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  • What the bureau didn't have - and apparently still doesn't - is evidence of a crime.

    Not that I'm particularly down on Petraeus, but I understand his affair violated the UCMJ. There was some question about a security breach as well, which the FBI has to take seriously.
  • Thing: Damned near anything can be stated in such a way that it appears to violate the vague but all-encompassing UCMJ.

    Thing: Who the f*** is so slow they don't assume that the FBI can intercept anything - anything - that goes over the Internet both in history and in real time? The FBI can easily penetrate the military, however slightly.

    Thing: I'll bet you an internet Gen. Petraeus did not knowingly violate any laws and is guilty, if at all, of bad judgement in his personal life. So shut up unless he gets convicted of something, will ya.
  • The Director of the CIA is a civilian position. UCMJ does not apply.
  • [isbenghaziascandalyet.jpg]
  • It's awesome to see the state surveillance apparatus directed up its own ass, isn't it?
  • sammyk: The Director of the CIA is a civilian position. UCMJ does not apply.


    (a) The following persons are subject to this chapter:

    (1) Members of a regular component of the armed forces, including those awaiting discharge after expiration of their terms of enlistment; volunteers from the time of their muster or acceptance into the armed forces; inductees from the time of their actual induction into the armed forces; and other persons lawfully called or ordered into, or to duty in or for training in the armed forces, from the dates when they are required by the terms of the call or order to obey it.

    (2) Cadets, aviation cadets, and midshipman.

    (3) Members of a reserve component while on inactive-duty training, but in the case of members of the Army National Guard of the United States or the Air National Guard of the United States only when in Federal Service.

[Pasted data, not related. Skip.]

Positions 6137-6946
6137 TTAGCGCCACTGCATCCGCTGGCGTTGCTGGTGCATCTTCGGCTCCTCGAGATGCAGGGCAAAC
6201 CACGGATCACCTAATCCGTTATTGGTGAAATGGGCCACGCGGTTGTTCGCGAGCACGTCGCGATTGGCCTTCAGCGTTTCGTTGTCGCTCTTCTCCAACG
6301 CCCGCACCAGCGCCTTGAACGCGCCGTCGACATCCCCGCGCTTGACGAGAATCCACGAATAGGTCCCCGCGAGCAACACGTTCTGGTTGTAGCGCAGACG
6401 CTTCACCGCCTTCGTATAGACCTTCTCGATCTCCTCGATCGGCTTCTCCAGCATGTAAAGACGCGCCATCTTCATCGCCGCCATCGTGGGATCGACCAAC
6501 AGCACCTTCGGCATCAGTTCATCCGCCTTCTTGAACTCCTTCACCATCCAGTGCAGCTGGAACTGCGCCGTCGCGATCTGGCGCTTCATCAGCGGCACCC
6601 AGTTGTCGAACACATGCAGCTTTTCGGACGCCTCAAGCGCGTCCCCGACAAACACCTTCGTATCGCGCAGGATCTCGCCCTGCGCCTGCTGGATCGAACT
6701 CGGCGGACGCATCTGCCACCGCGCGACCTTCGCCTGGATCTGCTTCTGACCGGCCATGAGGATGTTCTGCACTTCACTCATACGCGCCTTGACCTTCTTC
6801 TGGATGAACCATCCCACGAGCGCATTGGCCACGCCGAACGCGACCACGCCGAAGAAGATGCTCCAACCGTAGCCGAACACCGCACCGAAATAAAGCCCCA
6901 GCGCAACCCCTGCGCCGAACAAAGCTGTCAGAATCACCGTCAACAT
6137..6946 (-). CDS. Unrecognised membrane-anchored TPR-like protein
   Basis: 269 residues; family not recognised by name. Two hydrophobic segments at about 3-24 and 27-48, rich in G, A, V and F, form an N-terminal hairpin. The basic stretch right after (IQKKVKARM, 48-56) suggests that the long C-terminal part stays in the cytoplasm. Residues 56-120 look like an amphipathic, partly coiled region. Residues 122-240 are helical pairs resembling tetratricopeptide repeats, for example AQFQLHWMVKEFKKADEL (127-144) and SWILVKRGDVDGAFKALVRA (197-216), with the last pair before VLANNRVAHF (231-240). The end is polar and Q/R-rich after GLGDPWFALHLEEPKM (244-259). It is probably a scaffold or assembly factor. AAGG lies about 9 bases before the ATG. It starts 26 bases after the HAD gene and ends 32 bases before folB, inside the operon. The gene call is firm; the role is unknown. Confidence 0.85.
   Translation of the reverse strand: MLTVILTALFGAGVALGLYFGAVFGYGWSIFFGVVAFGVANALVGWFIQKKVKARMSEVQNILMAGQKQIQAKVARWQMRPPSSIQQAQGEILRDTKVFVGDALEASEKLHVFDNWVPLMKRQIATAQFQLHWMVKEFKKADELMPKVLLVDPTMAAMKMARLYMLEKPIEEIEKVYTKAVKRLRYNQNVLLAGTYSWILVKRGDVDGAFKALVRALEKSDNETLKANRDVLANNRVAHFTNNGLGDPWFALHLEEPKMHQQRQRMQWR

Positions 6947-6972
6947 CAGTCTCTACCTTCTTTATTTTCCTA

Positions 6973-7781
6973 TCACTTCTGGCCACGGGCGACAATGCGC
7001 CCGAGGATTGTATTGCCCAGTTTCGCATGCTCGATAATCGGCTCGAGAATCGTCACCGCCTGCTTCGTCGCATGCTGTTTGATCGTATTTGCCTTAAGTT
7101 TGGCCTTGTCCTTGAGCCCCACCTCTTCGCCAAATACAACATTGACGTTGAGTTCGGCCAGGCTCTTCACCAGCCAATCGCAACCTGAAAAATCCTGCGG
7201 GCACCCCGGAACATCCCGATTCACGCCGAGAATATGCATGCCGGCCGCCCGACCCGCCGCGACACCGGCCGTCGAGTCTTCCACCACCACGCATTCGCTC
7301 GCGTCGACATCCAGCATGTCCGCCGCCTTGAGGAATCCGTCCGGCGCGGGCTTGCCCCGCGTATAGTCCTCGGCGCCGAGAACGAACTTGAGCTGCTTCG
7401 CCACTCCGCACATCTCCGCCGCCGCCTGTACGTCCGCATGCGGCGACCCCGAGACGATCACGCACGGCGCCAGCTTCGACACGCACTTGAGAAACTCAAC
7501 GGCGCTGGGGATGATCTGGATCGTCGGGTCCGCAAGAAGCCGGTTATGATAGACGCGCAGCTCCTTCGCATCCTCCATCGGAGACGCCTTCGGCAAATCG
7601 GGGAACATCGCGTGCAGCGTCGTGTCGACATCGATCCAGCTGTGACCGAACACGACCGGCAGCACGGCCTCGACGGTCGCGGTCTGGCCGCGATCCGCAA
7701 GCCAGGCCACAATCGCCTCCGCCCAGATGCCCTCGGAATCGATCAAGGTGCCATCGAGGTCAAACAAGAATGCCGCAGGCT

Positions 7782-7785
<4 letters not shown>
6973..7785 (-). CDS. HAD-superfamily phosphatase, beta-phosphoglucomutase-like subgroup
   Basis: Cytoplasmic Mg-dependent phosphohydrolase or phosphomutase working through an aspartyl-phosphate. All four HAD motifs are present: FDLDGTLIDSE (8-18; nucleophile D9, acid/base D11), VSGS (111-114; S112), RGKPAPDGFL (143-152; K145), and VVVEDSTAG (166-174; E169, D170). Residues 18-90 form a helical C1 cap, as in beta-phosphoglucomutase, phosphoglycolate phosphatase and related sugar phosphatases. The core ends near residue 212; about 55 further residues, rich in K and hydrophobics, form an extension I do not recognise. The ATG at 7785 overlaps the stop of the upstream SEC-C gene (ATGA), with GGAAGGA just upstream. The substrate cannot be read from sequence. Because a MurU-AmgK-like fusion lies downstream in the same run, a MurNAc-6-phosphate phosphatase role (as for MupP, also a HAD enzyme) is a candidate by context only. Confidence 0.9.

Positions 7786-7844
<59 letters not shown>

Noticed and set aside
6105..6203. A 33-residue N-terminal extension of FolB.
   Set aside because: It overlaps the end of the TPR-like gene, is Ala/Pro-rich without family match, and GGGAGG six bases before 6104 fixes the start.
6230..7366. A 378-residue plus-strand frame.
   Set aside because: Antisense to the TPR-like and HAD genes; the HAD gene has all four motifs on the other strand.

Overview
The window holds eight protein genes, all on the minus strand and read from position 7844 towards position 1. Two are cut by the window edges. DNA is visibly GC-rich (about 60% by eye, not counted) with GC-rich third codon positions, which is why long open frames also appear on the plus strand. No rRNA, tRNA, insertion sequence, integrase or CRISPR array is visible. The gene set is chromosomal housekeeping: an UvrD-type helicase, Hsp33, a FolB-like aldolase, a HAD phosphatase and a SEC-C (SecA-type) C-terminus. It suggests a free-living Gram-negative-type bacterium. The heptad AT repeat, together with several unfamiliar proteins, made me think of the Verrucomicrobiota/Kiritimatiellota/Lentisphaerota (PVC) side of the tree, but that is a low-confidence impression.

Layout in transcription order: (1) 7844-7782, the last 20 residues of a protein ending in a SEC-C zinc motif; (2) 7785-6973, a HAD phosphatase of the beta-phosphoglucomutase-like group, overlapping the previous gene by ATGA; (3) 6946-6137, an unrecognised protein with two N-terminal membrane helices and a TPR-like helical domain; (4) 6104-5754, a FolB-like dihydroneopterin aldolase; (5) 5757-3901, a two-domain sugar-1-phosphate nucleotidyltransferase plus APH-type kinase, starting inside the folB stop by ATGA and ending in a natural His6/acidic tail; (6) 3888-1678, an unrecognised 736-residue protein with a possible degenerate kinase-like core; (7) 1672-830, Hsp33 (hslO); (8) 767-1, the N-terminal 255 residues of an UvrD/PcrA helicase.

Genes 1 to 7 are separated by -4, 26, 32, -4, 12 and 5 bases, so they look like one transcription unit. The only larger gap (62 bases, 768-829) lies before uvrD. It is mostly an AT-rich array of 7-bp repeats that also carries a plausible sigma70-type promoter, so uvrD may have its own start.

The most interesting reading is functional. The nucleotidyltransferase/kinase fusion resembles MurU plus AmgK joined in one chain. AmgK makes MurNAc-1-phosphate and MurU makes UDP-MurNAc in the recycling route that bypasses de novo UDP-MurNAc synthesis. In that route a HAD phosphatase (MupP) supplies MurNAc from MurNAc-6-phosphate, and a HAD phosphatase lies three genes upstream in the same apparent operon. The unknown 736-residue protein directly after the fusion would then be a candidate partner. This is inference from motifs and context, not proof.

(4) Retired members of a regular component of the armed forces who are entitled to pay.

    (5) Retired members of a reserve component who are receiving hospitalization from an armed force.

    (6) Members of the Fleet Reserve and Fleet Marine Corps Reserve.

    (7) Persons in custody of the armed forces serving a sentence imposed by a court-martial.

    (8) Members of the National Oceanic and Atmospheric Administration, Public Health Service, and other organizations, when assigned to and serving with the armed forces.

    (9) Prisoners of war in custody of the armed forces.

    (10) In time of war, persons serving with or accompanying an armed force in the field.

    (11) Subject to any treaty or agreement which the United States is or may be a party to any accepted rule of international law, persons serving with, employed by, or accompanying the armed forces outside the United States and outside the Canal Zone, the Commonwealth of Puerto Rico, Guam, and the Virgin Islands.

    (12) Subject to any treaty or agreement t which the United States is or may be a party to any accepted rule of international law, persons within an area leased by or otherwise reserved or acquired for use of the United States which is under the control of the Secretary concerned and which is outside the United States and outside the Canal Zone, the Commonwealth of Puerto Rico, Guam, and the Virgin Islands.
  • Well, a Democrat is in the White House, so that means it's open season on Congressional Investigations of everything Executive. We'll be back into "Executive Power should not be subject to the whims of Congress" season as soon as we have another Republican president.
  • When you have to train entire departments of alleged civil servants to be autocratic, hypocritical, disingenuous and out and out clinical paranoia level sneaky, what do suppose you're going to end up with? Xanadu? Utopia? Try 1984. Every behavior, a possible indictment. Welcome to gossip fence America. Don't mind the stink.
  • frankmanhog: Well, a Democrat is in the White House, so that means it's open season on Congressional Investigations of everything Executive. We'll be back into "Executive Power should not be subject to the whims of Congress" season as soon as we have another Republican president.


    My prediction is that we won't have a two-term democrat with a republican house majority who is not impeached during his second term during my lifetime (1987- ).
  • frankmanhog: We'll be back into "Executive Power should not be subject to the whims of Congress" season as soon as we have another Republican president.


    Really, why's that?
  • incendi: (4) Retired members of a regular component of the armed forces who are entitled to pay.


    Can you cite a single case in the last 20 years of a retired officer on a pension being brought up on charges under the the UCMJ?
  • While I wouldn't want the guy as a brother-in-law, why exactly does infidelity make a man unfit to run the CIA? And I don't really buy the "classified material" line, unless someone can point to actual documents of value. Hell, the weather forecast is probably classified top-secret.

    I am all for law and order, and having good state security- but we have gone too far. The rules of search and protection from state-sponsored snooping have not caught up with the ability of gather and analyze electronic communications.